This bright, thick painting is somewhat reminiscent of the rough surface of a fresco. The slender, kind figure of the very young saint is inspired by famous fifteenth-century depictions by the likes of Donatello and Desiderio da Settignano, and the splendid San Giovannino Martelli by Bargello in particular. The tufts of vegetation and the lizard climbing the wall seem to allude to the erupting vitality of the naturalistic details with which Ghiberti framed the circular bezels of the North Doors of Florence’s Baptistery.
In the 1920s, past masters were systematically studied in order to pick up the thread of tradition shunned by avant-gardes at the beginning of the twentieth century. And it was in the wake of this return that Bacchelli, after being interested in Cubism and Futurism, and having lived in Rome (where he was friends with Armando Spadini), Paris (where he met Auguste Renoir), Brazil and Argentina, returned to the peninsula. “Now I walk like a lover through these Italian cities of ours... and I find within me a great love in the light of the sun that perhaps the Impressionists have taught me better than any modernist; and among the ancients, the masters of the Florentine fifteenth century and the Venetians.”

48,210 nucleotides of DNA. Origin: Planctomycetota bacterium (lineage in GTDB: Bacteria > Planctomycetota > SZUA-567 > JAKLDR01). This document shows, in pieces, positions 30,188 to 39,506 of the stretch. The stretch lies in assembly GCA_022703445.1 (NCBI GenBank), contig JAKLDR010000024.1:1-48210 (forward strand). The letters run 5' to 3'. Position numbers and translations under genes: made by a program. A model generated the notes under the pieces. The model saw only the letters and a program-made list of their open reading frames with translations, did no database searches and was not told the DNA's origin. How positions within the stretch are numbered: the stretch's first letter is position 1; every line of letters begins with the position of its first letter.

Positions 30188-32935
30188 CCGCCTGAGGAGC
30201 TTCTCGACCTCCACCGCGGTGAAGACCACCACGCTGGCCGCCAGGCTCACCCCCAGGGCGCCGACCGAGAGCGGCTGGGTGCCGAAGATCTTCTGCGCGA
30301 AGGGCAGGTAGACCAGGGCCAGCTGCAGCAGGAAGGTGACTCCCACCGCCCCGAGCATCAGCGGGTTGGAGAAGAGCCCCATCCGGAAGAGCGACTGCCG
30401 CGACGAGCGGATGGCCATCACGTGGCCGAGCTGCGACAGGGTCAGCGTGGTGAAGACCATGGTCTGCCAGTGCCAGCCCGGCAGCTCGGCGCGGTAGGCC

This depiction of the young prophet seems to take inspiration from a joyful hymn that John’s father Zechariah proclaims after the birth of his son, when he announces his name after regaining the faculty of speech. It is a metaphor for salvation, but also a geographical reference, as it alludes to a road prepared for those arriving on their way to Jerusalem, as the desert surrounding the city forbade the most popular routes.
John makes reference to conversion, dressed in a camel hair as tradition dictates (Zechariah 13), in the inhospitable desert, feeding on the only sources of sustenance that man can trace there. His distant gaze looks beyond the present, into the future of salvation that follows a time of preaching and martyrdom.